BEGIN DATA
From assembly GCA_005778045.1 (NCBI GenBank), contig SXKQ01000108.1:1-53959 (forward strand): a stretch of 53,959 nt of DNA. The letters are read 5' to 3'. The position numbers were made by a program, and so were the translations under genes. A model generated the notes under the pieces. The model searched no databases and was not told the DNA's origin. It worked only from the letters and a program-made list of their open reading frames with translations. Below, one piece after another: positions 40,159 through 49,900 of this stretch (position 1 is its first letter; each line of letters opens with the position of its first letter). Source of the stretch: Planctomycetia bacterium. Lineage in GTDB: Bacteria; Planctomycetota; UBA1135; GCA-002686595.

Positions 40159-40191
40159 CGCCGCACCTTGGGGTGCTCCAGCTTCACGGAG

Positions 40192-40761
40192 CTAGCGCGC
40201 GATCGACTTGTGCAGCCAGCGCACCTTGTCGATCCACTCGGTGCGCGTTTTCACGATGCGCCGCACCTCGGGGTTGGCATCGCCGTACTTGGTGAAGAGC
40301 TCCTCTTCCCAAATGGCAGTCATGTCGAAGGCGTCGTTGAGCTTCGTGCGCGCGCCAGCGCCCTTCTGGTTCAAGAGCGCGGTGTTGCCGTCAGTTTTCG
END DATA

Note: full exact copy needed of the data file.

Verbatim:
From assembly GCA_005778045.1 (NCBI GenBank), contig SXKQ01000108.1:1-53959 (forward strand): a stretch of 53,959 nt of DNA. The letters are read 5' to 3'. The position numbers were made by a program, and so were the translations under genes. A model generated the notes under the pieces. The model searched no databases and was not told the DNA's origin. It worked only from the letters and a program-made list of their open reading frames with translations. Below, one piece after another: positions 40,159 through 49,900 of this stretch (position 1 is its first letter; each line of letters opens with the position of its first letter). Source of the stretch: Planctomycetia bacterium. Lineage in GTDB: Bacteria; Planctomycetota; UBA1135; GCA-002686595.

Positions 40159-40191
40159 CGCCGCACCTTGGGGTGCTCCAGCTTCACGGAG

Positions 40192-40761
40192 CTAGCGCGC
40201 GATCGACTTGTGCAGCCAGCGCACCTTGTCGATCCACTCGGTGCGCGTTTTCACGATGCGCCGCACCTCGGGGTTGGCATCGCCGTACTTGGTGAAGAGC
40301 TCCTCTTCCCAAATGGCAGTCATGTCGAAGGCGTCGTTGAGCTTCGTGCGCGCGCCAGCGCCCTTCTGGTTCAAGAGCGCGGTGTTGCCGTCAGTTTTCG